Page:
A roomful of glee in a roomful of learners

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CARLA BIANCA RAVANES-HIGHAM

How many of us truly know what we want from the moment we are young? As children, we think of the many possibilities we can become before we find our life’s one truly calling.

For others, the calling might be several different ones through the course of a lifetime, such as Pia Pulido, founder and owner of Roomful of Learners.

She says, “I am one of those people who always knew what they wanted from the very beginning. I love working with children. I love how being around them reminds me of what’s new in everyday things. The raw emotions, the honesty, the sincerity of everything, the craziness of everything, the food drippings, the mess – I love it all.”
Pia, who initially started out as a pre-school teacher, was looking for the right challenge for her when she came across special education.

“My first inspiration was this eight-year-old Argentinean girl who could not read. She was living in the Philippines and had to deal with a different culture aside from her learning difficulties. Each day was different because she also had difficulty retaining information. She would learn concepts one day and forget about it the next. We had good days and bad days and it was the bad days that drove me to find out what would be the most effective way to help this child. This is what drove me deeper into special education,” she lengthily shares.

Armed with a different kind of determination, Pia took Developmental Psychology and it was through this course that she understood her passion more, “It gave clarity to my role as a special education teacher. My role as a teacher was to bridge gaps and given typical development as basis, there needed to be a way for children who were wired differently to learn and it was my job to figure that out.”

Pia knew she needed to learn more and so after getting married, she left for New York and enrolled herself in Bank Street, “It was one of the best decisions I’ve ever made. I received the education I didn’t know I wanted. It was engaging and immersive. And gave me the opportunity to volunteer in Bank Street School for Children and had the opportunity to work in Mary McDowell, which left a great impact on me.”

Pia soon returned to the Philippines to continue to pursue her desire to help children with specific difficulties in learning, “I put up Roomful of Learners. Being in Mary McDowell made me see how learning strategies play a significant role in helping children’s education.”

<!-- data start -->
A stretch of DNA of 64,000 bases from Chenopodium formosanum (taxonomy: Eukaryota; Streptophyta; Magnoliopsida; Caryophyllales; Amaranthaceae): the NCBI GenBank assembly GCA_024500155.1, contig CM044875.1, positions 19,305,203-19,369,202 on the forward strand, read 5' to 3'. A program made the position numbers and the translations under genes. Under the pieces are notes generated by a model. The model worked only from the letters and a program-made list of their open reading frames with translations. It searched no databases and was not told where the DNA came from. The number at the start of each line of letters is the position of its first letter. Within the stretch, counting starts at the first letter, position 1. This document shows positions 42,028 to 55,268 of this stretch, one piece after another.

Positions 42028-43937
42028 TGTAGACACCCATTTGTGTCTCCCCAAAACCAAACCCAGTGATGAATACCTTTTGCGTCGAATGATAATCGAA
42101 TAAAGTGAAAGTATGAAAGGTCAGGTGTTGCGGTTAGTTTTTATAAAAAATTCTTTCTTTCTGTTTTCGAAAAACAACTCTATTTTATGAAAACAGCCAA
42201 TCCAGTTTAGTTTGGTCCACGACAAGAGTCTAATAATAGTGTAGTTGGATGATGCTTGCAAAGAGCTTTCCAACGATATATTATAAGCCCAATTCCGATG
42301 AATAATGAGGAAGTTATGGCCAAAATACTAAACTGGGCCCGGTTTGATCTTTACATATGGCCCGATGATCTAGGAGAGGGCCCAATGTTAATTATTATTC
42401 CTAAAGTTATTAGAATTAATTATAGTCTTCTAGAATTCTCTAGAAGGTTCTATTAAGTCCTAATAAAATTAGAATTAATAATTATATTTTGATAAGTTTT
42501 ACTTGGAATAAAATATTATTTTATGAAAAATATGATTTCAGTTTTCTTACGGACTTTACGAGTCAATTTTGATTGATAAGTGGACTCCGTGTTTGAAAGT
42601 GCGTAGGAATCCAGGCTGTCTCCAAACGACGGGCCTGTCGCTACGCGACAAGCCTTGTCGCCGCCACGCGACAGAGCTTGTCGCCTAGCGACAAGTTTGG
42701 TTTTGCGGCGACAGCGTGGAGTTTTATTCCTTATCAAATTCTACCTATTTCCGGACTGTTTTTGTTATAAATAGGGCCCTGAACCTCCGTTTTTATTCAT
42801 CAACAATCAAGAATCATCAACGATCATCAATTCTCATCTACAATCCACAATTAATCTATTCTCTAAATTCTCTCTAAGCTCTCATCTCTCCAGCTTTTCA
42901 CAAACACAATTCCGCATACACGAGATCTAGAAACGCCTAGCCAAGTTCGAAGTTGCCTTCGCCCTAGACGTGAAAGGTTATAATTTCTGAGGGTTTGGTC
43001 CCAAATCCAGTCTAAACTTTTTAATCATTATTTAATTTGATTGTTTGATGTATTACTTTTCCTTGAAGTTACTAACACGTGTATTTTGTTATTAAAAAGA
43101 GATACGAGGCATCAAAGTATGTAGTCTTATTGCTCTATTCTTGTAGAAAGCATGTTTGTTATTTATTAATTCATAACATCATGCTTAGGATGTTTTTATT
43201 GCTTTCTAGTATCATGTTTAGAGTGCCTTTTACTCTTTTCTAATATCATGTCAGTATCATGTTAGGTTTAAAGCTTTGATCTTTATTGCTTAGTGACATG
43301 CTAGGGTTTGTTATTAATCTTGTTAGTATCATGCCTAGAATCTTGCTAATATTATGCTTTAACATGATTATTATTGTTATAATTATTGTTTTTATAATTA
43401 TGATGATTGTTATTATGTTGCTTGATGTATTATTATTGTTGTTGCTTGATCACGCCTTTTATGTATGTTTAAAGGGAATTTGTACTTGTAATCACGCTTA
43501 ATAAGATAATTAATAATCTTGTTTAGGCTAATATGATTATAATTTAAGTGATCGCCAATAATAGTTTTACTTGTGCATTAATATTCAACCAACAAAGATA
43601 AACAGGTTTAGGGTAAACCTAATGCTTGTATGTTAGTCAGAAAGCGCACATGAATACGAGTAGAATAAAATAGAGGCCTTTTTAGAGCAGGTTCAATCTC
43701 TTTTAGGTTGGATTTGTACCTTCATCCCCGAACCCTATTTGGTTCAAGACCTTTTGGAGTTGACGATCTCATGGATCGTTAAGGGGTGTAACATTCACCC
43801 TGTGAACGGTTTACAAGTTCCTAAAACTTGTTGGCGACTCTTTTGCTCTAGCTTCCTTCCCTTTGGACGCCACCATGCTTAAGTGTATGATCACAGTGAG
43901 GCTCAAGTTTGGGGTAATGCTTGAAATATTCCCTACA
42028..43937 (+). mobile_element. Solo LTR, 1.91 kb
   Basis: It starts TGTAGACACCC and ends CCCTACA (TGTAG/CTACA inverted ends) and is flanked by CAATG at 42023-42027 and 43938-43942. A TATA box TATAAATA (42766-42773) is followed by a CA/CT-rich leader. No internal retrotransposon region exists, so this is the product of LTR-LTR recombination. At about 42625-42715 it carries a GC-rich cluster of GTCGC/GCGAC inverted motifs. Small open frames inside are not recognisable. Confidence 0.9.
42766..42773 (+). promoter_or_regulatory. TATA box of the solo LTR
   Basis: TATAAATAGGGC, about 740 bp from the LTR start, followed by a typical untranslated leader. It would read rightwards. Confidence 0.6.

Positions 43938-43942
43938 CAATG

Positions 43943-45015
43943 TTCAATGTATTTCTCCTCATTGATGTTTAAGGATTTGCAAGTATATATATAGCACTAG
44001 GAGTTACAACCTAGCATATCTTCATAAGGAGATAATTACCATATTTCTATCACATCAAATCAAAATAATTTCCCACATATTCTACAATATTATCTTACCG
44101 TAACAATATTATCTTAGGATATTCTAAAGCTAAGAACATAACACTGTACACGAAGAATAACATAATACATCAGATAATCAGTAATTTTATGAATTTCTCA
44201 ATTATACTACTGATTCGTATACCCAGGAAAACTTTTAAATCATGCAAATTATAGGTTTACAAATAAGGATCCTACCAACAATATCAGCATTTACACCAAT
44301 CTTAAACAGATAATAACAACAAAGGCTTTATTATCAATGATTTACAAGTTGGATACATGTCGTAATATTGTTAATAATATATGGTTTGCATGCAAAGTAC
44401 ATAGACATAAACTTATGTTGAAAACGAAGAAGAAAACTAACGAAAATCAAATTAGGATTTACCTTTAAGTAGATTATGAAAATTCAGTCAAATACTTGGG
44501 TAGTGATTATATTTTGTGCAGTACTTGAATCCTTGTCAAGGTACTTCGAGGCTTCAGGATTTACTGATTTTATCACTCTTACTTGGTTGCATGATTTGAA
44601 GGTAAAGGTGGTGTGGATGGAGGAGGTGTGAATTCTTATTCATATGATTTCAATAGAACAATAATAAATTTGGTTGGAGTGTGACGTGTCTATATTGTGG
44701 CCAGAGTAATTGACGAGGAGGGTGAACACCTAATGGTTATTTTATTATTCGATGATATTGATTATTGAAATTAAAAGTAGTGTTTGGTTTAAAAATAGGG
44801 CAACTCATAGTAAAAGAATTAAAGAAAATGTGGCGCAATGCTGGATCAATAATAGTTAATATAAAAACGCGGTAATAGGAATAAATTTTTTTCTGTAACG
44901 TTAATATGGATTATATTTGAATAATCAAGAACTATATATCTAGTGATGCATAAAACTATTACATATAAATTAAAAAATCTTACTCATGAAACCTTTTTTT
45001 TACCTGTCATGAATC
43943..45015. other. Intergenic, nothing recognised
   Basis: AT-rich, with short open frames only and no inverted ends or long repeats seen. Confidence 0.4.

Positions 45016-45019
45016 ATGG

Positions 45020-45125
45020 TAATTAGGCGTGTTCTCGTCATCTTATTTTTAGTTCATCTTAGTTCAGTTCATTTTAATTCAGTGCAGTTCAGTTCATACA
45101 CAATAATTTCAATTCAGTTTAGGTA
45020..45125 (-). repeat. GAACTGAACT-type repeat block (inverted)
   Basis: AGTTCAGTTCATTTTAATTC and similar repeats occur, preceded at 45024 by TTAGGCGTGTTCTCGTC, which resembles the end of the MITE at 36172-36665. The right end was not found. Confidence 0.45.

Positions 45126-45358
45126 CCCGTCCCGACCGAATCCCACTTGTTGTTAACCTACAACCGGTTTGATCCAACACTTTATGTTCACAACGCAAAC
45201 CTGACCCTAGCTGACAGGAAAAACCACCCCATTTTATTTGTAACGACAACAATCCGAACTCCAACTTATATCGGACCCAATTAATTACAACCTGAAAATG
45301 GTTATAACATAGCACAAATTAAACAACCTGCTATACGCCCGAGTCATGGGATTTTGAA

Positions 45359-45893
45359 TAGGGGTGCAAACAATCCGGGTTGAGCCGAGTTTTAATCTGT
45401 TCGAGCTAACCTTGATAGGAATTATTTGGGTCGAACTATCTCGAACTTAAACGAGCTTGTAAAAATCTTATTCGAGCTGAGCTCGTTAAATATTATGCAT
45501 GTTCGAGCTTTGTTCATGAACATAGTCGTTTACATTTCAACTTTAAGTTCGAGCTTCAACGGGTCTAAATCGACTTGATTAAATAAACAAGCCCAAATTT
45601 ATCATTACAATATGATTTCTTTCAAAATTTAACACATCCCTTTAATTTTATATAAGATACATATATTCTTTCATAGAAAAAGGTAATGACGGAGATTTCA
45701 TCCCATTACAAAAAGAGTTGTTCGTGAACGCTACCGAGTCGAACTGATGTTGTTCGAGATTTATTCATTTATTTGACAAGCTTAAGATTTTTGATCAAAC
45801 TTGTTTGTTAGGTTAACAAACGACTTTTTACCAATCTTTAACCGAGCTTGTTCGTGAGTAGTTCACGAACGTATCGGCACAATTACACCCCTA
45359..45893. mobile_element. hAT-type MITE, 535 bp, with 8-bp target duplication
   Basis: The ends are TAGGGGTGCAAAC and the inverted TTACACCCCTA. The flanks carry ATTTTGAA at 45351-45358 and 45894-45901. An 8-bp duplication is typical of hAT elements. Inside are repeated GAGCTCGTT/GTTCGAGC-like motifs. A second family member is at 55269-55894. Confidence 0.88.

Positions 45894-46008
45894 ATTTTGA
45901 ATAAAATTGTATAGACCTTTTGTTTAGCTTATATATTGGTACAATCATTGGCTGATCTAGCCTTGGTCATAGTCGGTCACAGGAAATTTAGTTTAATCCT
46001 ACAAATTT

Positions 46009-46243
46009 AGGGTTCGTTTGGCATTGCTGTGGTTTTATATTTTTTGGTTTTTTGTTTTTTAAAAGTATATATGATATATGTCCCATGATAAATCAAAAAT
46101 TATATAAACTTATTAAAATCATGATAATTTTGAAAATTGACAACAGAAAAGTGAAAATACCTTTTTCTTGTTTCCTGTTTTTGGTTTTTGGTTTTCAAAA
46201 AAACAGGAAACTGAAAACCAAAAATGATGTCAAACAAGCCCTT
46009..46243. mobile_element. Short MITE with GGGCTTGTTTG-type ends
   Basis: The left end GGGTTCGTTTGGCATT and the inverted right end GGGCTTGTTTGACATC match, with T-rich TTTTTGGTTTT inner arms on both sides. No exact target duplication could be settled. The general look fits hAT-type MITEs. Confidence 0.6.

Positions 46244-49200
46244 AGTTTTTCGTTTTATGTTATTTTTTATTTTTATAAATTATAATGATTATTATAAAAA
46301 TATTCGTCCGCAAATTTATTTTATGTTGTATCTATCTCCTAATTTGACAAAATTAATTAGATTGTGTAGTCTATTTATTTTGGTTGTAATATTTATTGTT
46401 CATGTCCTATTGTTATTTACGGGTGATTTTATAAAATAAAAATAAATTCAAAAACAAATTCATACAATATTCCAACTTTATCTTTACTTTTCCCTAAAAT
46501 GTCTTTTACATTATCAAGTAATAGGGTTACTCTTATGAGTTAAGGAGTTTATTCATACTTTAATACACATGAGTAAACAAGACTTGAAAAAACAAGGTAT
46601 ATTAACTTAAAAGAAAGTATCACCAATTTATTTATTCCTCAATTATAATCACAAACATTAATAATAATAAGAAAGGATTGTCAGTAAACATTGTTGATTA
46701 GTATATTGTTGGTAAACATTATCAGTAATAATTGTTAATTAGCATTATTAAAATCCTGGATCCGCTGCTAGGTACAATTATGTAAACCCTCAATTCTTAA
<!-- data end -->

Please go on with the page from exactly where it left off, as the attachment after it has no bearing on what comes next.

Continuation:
Aimed specifically at Learning Disabled children, Pia says, “I decided to focus on learning disabilities because there are already several schools for children with special needs.

However, what I felt was necessary was a support system for those children who could make it to regular school.
So Roomful of Learners is a supplement to school. Its aim is to help children perform better in their own spheres. It is meant to empower the child and make him/her a more receptive learner.”

She also notes, “I realized that when a teacher tried to help children with difficulties in learning or those diagnosed with learning disability, the teacher also gets in the process of learning. It’s a place where everyone learns because every day, everyone learns how to help each other.”

When asked about the distinctive factor of Roomful of Learners, Pia says, “It’s the deep probing that we do when it comes to seeing how a child learns. As much as we are known as a reading center, when a child comes to us, we look at their emotional disposition, their motivation, and their skills. These three factors play such a significant role in learning. When a child is going through something. When a child is going through something emotionally, there is an automatic block. When a child is not motivated or does not see the purpose of learning, it is harder for information to get through. The skill area is the most straightforward aspect we deal with.”

She continues, “A child can either have difficulty in decoding, comprehension, or writing and we have the tools to measure that. Emotions and motivation, on the other hand, are more difficult to identify and address. In the process, I have learned that books are the most powerful tool in dealing with both emotions and motivation. We look for meaningful books that children can relate to. We look for stories that will give them ideas on how to resolve their own problems. When a child comes and is not motivated to read at all, we search and search for books that he/she might be willing to try. Most times we succeed, and of course, other times we don’t. I’m just happy to report more success than failure.”

As for the importance of learning “how we learn,” Pia says, “Once you understand how you learn best, you come up with strategies to become an independent learner. Once teachers know how their students learn best, they can figure out how to make a lesson more accessible to children.

We are all different and because of this, we all learn differently. I am always reminded of a title of a book by Marie Clay, Different Paths to Common Outcomes. In school, all children are expected to learn the same concepts. However, we all have different styles of learning because we are all individuals. Looking at it in a deeper manner, acknowledging one’s learning style is the same as respecting one’s individuality…and this is of great importance.”

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To know more, like their page on Facebook, Roomful of Learners.

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www.carlabiancaravanes.com



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